According to the strategic disinvestment plan, there has to be competitive bidding, which is unlikely under the current circumstances. The sale terms also mandate that qualified bidders for BPCL can change or bring in new partners before placing the financial bid.
The government is concerned that global oil and gas majors have stayed away from bidding for BPCL, the officials said.
Global majors such as Saudi Aramco, Abu Dhabi National Oil Co, and Exxon Mobil had shown interest at first in buying BPCL, but none of them submitted initial bids to buy the state-owned oil refiner.
Why investors are shying away from BPCL
One of the main reasons believed to be keeping investors away is that, despite deregulation, oil marketing companies — Indian Oil, Hindustan Petroleum, and Bharat Petroleum — do not enjoy complete freedom on fuel pricing.
The Manmohan Singh government deregulated petrol prices in 2010, allowing the oil marketing companies to fix the fuel price on the basis of their costs and profit. In 2015, the Narendra Modi government deregulated the prices of diesel.
In 2017, the oil companies introduced a new formula or a mechanism for ‘daily price’ revision, which was based on a 15-day rolling average of the international crude oil prices, with fluctuations in the rupee factored into the fuel cost.
However, the government has artificially kept prices unchanged before every election, through the oil companies, since then. Between November 2021 and March 2022 — just before, and during, assembly elections in five poll-bound states — fuel prices remained static despite the increase in international crude oil prices.
The other reason cited by DIPAM officials for not much interest in BPCL is the transition towards green and renewable fuels, and the gradual weaning away from fossil fuels.
“Transition towards green and renewable sources of fuel has made it difficult for many large global investors to show interest,” the aforementioned official said. “The ongoing war between Russia and Ukraine has also affected the prospects of privatisation of the oil refiner.”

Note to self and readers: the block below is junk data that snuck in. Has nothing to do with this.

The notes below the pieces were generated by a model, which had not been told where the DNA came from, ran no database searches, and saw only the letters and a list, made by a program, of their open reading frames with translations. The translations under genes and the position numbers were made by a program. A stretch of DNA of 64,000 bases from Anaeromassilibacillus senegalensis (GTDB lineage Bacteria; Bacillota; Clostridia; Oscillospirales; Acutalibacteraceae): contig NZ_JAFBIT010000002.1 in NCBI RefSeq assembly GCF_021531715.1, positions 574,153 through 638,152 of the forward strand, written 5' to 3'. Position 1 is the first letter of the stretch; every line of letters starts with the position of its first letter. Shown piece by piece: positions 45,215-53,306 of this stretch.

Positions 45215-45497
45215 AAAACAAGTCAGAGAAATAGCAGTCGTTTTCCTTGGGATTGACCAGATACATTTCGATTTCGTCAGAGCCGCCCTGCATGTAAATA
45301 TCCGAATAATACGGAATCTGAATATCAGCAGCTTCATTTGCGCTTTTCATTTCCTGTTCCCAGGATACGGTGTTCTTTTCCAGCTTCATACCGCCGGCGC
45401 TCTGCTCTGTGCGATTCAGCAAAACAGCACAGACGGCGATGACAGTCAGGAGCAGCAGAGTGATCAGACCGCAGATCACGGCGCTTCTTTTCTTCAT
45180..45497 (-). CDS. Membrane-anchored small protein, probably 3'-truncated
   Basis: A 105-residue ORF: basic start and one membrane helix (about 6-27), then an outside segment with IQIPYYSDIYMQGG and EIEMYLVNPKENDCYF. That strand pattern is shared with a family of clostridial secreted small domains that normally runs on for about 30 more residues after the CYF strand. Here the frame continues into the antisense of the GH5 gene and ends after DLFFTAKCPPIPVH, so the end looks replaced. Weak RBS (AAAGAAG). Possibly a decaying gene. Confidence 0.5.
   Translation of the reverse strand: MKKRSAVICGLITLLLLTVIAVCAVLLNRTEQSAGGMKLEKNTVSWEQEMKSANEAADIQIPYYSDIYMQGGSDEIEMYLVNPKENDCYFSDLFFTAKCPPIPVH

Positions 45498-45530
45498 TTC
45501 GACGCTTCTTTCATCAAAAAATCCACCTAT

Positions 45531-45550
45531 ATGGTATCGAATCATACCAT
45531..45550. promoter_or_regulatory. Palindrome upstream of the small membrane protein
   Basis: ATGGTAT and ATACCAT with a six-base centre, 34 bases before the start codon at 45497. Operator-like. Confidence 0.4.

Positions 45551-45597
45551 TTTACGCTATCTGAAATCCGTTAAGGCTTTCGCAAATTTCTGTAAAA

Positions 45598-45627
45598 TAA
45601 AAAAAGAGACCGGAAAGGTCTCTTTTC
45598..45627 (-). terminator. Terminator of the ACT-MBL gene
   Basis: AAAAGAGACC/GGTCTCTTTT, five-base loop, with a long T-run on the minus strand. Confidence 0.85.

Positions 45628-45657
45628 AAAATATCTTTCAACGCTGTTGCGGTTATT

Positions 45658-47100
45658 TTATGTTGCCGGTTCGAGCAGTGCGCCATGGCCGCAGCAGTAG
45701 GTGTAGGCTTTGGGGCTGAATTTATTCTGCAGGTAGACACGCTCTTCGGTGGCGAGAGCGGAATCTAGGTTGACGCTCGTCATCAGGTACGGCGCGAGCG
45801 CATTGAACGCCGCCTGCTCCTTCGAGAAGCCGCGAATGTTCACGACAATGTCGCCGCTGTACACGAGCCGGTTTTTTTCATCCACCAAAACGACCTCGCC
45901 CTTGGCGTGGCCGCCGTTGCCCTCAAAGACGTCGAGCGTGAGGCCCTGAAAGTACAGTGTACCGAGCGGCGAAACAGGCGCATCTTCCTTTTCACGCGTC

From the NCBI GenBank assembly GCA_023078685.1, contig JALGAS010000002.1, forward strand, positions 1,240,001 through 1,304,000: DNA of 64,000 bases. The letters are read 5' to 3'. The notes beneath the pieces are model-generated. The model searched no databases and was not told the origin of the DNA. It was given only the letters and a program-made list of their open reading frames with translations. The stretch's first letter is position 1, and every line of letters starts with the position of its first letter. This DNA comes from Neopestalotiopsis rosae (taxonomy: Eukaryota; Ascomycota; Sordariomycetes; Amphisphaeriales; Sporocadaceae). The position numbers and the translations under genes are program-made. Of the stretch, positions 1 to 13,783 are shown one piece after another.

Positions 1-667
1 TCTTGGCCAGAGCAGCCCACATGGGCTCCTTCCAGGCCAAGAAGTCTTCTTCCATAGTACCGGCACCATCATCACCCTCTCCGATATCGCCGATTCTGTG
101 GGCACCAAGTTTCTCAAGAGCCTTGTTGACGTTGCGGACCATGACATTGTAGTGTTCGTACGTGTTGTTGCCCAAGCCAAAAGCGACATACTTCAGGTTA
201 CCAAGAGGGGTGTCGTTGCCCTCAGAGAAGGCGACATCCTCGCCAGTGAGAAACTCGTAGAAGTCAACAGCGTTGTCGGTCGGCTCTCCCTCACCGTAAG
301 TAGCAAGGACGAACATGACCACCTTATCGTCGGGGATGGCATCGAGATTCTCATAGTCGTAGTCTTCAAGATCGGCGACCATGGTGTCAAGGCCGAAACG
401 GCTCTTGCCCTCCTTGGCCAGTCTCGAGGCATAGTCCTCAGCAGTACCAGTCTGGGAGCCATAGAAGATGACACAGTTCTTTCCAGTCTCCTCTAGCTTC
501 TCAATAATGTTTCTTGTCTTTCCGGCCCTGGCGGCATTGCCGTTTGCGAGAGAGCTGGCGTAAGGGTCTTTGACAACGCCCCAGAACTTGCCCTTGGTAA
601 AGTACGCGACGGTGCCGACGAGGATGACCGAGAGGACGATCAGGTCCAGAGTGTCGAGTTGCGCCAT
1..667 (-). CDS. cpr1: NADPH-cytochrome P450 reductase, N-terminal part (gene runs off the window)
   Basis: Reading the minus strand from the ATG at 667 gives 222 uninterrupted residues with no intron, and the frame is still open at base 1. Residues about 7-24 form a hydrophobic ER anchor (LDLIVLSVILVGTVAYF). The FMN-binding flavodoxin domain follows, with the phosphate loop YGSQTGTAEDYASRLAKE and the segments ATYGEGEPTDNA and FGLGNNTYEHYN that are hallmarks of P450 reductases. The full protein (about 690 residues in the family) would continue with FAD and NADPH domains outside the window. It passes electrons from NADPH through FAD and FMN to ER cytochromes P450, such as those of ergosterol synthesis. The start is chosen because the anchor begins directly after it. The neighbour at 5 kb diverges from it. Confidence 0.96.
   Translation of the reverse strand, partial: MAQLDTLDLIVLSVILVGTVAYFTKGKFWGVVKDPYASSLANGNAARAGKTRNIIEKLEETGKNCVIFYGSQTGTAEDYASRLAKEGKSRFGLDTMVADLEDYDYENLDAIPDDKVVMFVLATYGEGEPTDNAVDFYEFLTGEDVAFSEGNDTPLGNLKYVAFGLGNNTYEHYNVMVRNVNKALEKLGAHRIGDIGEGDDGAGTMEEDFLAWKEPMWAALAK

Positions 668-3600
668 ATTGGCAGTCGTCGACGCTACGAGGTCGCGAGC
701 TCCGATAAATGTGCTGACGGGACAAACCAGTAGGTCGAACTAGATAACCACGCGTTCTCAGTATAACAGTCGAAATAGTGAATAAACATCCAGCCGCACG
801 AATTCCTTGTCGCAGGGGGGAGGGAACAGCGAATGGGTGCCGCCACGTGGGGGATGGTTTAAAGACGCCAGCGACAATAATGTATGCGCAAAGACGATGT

Analysts that ThePrint spoke to said foreign as well as domestic companies have inbuilt policies now to move towards greener energy using biofuels rather than focus solely on fossil fuels.
BPCL’s dependence on crude oil (a kind of fossil fuel) makes the company less attractive to potential bidders.
In its March report on the BPCL disinvestment, Fitch Ratings said while there is more visibility on government steps, several steps are still pending and require clarification.
“We do not expect the government to halt the sale should it be dissatisfied with the financial bids, given its budgeted disinvestment target and strongly articulated intent, but this could prolong the process,” the report said.
Fitch believes there is a need for the government to clarify its stand on the existing subsidies given to BPCL’s customers for liquified petroleum gas and kerosene as well as the freedom on the pricing of petrol and diesel before the divestment concludes.
“The government has traditionally used oil marketing companies, including BPCL, to carry out its socio-political agenda, but private companies may be less inclined to bear such regulatory risk,” the report said.
Missing disinvestment target yet again
Earlier projections showed that a sale of 5 per cent stake in Life Insurance Corporation (LIC) could help the government meet its target for the current year. However, the offer for sale of LIC has since been reduced to 3.5 per cent, likely to fetch the government close to Rs 21,000 crore.
Last year, the government drastically cut down its target for disinvestment to Rs 78,000 crore, from Rs 1.75 lakh crore, this year’s Budget documents showed. But after LIC disinvestment was postponed to 2022-23, even that target could not be met.
According to the DIPAM website, the total receipts on account of disinvestment stood at Rs 13,561 crore on 31 March 2022.
(Edited by Uttara Ramaswamy)